On International Day for Mine Awareness and Assistance in Mine Action, Handicap International calls on governments, particularly the Colombian government, to take all necessary measures to assist mine victims and advance their rights.
The United Nations declared April 4, “International Day of Mine Awareness and Assistance in Mine Action” in 2005. This year, Handicap International focuses on Colombia, one of the world’s most heavily mined countries, and home to thousands of landmine victims.
“As host to an international conference on assistance for mine and explosive remnants of war victims taking place this week in Medellin, Colombia’s government must ensure that mine victims have adequate assistance and opportunities to advance their rights,” says Elizabeth MacNairn, Executive Director of Handicap International U.S.
After 50 years of civil war, mines contaminate 31 of Colombia’s 32 departments, according to the Landmine Monitor 2013. Non-governmental armed groups regularly use these weapons, resulting in unnecessary injuries and deaths.
Indeed, between 1990 and 2013, Colombia counted more than 10,000 victims, half of whom were civilians. In 2012, officials counted an additional 500 new victims, making Colombia home to the second largest community of new ERW victims, behind Afghanistan. That same year, the civil war or the presence of dangerous mines and ERW’s kept more than 125,000 people from their homes in Colombia. The Medellin conference will provide Handicap International’s delegation with an opportunity to give a voice to these victims, with whom the organization works on a daily basis.
The Colombian government is required to meet the needs of mine and ERW accident survivors, as a State Party to the Mine Ban Convention since March 2001. But in fact, the reality is very different.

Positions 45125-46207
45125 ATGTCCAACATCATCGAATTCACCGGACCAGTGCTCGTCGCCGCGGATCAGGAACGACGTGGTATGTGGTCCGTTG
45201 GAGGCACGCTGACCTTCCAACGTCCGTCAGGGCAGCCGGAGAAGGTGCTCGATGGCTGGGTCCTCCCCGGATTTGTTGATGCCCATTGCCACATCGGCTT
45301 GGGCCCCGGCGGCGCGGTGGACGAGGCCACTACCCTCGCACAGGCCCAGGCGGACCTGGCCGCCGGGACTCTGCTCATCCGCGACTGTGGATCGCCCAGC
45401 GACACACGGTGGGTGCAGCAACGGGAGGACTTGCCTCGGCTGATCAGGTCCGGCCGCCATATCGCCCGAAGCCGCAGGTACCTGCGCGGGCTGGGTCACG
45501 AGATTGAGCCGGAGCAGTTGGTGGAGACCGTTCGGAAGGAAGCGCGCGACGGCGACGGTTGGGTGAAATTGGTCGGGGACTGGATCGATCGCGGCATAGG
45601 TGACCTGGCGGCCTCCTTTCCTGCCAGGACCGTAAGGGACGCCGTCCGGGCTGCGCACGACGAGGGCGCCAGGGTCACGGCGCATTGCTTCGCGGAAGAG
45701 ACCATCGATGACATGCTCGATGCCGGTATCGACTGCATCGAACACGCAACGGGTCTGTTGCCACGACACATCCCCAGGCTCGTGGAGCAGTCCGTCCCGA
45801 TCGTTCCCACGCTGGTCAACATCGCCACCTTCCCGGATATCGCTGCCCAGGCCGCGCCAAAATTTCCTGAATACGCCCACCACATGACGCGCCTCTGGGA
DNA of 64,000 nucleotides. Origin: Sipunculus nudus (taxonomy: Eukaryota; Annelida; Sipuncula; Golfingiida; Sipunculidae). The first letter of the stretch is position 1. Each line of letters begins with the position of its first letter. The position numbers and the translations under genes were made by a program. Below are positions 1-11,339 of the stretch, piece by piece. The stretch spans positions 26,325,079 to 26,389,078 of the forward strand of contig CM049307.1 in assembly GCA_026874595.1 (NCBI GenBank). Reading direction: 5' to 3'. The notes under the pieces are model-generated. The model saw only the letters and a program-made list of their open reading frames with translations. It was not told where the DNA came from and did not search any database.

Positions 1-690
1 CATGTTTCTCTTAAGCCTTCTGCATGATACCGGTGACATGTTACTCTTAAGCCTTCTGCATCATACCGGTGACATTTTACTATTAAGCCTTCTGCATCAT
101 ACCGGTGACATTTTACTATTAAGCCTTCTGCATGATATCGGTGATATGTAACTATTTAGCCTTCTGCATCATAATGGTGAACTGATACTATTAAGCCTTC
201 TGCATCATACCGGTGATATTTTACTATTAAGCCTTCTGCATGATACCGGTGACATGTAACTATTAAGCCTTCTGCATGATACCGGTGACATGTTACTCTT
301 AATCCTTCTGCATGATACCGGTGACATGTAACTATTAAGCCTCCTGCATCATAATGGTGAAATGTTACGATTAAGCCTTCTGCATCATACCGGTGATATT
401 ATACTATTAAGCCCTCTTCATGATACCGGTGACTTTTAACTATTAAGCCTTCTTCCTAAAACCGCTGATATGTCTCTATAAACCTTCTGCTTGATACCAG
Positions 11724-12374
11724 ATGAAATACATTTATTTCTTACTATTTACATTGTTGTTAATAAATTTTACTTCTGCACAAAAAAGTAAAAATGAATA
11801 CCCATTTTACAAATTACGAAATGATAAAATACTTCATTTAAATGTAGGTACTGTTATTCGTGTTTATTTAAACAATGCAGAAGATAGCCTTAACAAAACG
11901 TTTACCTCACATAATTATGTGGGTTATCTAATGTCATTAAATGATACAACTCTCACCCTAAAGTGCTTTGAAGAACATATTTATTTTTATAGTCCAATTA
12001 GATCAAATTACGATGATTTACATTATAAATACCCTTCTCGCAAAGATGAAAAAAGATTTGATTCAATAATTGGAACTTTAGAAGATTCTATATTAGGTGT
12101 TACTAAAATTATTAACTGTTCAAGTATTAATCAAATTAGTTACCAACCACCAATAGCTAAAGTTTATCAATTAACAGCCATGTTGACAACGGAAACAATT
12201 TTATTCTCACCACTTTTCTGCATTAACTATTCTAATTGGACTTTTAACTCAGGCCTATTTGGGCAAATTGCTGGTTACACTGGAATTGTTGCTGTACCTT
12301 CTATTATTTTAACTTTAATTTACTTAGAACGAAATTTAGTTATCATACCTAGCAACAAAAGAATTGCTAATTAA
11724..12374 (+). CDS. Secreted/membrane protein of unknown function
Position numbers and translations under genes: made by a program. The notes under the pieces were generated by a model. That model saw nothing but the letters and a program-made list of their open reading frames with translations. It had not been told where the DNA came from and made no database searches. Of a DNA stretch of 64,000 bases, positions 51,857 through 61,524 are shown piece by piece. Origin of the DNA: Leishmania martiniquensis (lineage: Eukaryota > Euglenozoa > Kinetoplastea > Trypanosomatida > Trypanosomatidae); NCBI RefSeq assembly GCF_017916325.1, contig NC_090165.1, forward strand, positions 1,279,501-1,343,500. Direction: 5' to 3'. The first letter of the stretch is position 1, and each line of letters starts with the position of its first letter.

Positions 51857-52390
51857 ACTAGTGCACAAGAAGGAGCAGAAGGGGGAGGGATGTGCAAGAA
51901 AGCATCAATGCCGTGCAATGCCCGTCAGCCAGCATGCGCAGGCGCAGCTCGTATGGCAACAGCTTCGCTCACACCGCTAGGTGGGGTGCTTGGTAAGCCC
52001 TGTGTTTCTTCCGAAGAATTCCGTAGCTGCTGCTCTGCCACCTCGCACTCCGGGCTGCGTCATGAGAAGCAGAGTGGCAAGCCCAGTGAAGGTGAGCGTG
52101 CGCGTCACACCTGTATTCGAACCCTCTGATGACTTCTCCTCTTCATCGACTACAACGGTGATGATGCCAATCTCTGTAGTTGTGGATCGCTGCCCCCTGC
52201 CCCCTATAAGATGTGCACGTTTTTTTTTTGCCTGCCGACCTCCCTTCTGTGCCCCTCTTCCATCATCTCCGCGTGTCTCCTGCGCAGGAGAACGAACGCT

A qualitative survey conducted by Handicap International in 2013, found that the rights of mine and ERW victims have not been respected. More than nine out of 10 victims interviewed experienced difficulties finding work after their accident.
“Here in Colombia, if you don’t work, you don’t eat,” explains one survivor, 39, whose leg was amputated following a mine accident and who is still unemployed. “And if you want to be independent, you need a job.” In addition, most survivors interviewed do not receive the care or rehabilitation they need—or only after an unacceptable delay. Long and complicated administrative procedures, a lack of accessible facilities, and the high cost of care prevent many people from accessing adapted case-management for their injuries.
Handicap International has worked in Colombia since 1998, and has been involved in mine and ERW issues in ten of Colombia’s worst affected departments since 2005. The organization helps victims access the aid to which they are entitled under Colombian law, particularly by guiding them to services capable of providing them with care, rehabilitation, psychosocial support and help securing a job and a role in society.
Handicap International also works with public institutions, such as hospitals, or private facilities, like orthopedic centers, to raise awareness of the needs of these victims. The organization encourages them to provide services better adapted to mine and ERW accident survivors, and people with disabilities more generally.
 Quality of life of victims of landmines and explosive remnants of war in Colombia: A qualitative survey of a representative panel of 20 victims and their relatives or friends, conducted between July and August 2013: one-to-one interviews were followed by group discussions to promote discussion on key topics. You can access the survey by clicking on the link below (English only): http://handicapinternational.be/en/publications/quality-of-life-of-victims-of-mines-and-explosive-remnants-of-war